• low-temp hot glue gun + glue sticks
  • sharp blade or box cutter
  • 24 ounces preserved mosses (we're using reindeer moss, forest moss and sphagnum moss)
  • pencil
  • cutting board
  • frame hanging hardware
  • rubber gloves

This is all measured out for a 20" X 20" (50 cm X 50 cm) frame. Adjust based on the size of your frame. If purchased new, remove the frame from its packaging and then remove the backing of the frame so that you can take out the glass inside. Once the glass is safely removed, place the backing back in and secure it.

Moss, foam board, hot glue gun, etc. in a black frame

Materials

This is all measured out for a 20 x 20in (50 x 50cm) frame. Adjust based on the size of your frame. Frame (this can be store-bought, handmade, or found at a thrift store) 2 x 24 x 18in (5 x 60 x 45cm) foam board Glue gun Glue sticks Sharp blade or box cutter 24oz (680g) preserved mosses (we’ve used reindeer moss/ Cladonia rangiferina, forest moss, sheet moss/Hypnum cuppresiforme, and sphagnum moss) Pencil Cutting board Frame hangers Rubber gloves (optional)

Photo by: Hilton Carter © CICO Books, 2021

Hilton Carter © CICO Books, 2021

Draw Shapes

Place the cutting board on your work surface. Take the pencil and, on the foam board, draw out some shapes you want to use to give your art form and depth. These pieces of board will be stacked up to help create layers of mosses to give your art more of a natural terrain feel.

Man drawing on a piece of white foam with a pencil

Draw Shapes

Place the cutting board on your work surface. Take the pencil and, on the foam board, draw out some shapes you want to use to give your art form and depth. These pieces of board will be stacked up to help create layers of mosses to give your art more of a natural terrain fee

Photo by: Hilton Carter © CICO Books, 2021

Hilton Carter © CICO Books, 2021

Cut Foam Shapes

Using the sharp blade, cut out the shapes you drew on the board. Remove any tattered edges.

Man using a blade on a piece of foam

Cut Foam Shapes

Using the sharp blade, cut out the shapes you drew on the board. Remove any tattered edges.

Photo by: Hilton Carter © CICO Books, 2021

Hilton Carter © CICO Books, 2021

Arrange and Glue Foam Shapes

Place the foam board shapes inside the frame to get an idea of how you’d like the design to look. Once you’ve decided where you’d like them to go, take the glue gun and glue the foam boards into place.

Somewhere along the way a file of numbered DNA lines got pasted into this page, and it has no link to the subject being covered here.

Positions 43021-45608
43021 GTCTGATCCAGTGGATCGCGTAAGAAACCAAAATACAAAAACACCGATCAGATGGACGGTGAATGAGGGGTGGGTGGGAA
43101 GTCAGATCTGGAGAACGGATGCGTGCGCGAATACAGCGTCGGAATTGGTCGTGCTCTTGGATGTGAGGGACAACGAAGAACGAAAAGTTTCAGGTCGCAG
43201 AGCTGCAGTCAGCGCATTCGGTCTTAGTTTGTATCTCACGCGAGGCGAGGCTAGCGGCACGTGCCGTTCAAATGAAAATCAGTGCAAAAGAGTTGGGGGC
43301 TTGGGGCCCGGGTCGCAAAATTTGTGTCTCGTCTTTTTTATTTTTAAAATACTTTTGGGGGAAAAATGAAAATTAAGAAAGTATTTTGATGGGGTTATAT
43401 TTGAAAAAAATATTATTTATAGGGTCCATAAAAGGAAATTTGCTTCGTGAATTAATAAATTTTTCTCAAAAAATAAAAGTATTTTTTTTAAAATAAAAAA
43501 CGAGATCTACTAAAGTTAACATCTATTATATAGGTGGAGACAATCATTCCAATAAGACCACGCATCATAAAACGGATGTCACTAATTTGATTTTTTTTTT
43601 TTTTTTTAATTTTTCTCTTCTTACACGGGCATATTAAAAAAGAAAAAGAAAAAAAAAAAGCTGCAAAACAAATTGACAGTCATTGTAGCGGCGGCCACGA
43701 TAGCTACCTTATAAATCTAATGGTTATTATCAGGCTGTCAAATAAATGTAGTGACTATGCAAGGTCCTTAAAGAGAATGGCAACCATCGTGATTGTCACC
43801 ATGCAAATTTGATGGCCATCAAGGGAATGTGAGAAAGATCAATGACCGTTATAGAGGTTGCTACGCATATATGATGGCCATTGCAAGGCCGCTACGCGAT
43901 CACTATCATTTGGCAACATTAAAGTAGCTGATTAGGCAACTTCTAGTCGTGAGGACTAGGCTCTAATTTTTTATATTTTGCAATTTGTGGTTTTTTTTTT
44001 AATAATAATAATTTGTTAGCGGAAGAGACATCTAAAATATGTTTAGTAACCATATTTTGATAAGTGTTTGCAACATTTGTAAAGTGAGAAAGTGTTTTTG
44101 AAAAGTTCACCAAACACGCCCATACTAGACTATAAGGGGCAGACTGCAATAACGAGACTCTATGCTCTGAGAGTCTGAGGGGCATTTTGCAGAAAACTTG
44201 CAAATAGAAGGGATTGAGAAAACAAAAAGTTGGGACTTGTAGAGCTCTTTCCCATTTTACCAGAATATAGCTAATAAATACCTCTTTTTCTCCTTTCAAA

Add Moss

Here is where your artistic talent and creativity will be needed. It’s time to place in the preserved moss. I wanted my art to have a flat valley winding through the middle, so I started by gluing in some sheet moss. For sheet moss, I feel it’s best to place the glue on the back board of the frame and then apply the moss. If there are any pieces hanging over an edge that you don’t like after gluing all of the sheet moss, use scissors to clean them up.

Start gluing the rest of the preserved mosses. Because these mosses aren’t as flat as the sheet moss, I recommend putting the glue on the back of each moss and then pressing it down onto the board. If you feel like your fingers are touching too much glue, wearing a pair of rubber gloves will help. Again, be creative. There are dyed mosses that come in many different colors, so go wild!

Tidy Up

Once the mosses are all glued down, lift up the frame and flip over onto your work surface, and give it a gentle shake. You want to remove any pieces that aren’t a part of the art but also see which parts need to be better secured with glue. Place back down and, again, cut away any moss hanging over the edge or places that you didn’t intend.

Man patting down moss

Tidy Up

Once the mosses all glued down, lift up the frame and flip over onto your work surface, and give it a gentle shake. You want to remove any pieces that aren’t a part of the art but also see which parts need to be better secured with glue. Place back down and, again, cut away any moss hanging over the edge or places that you didn’t intend.

Photo by: Hilton Carter © CICO Books, 2021

Hilton Carter © CICO Books, 2021

Attach Hardware and Display

Attach the hanging wire or picture hangers to the back and your moss art is ready to be displayed. Position moss wall art where you’ll get the most from it. Take advantage of the fact that you’re using preserved moss, which doesn’t need water or light, and place the piece in an area where you can’t keep live plants. Rooms like bathrooms or hallways work nicely. For me, giving my gallery wall some life and depth by adding a little greenery was a nice touch.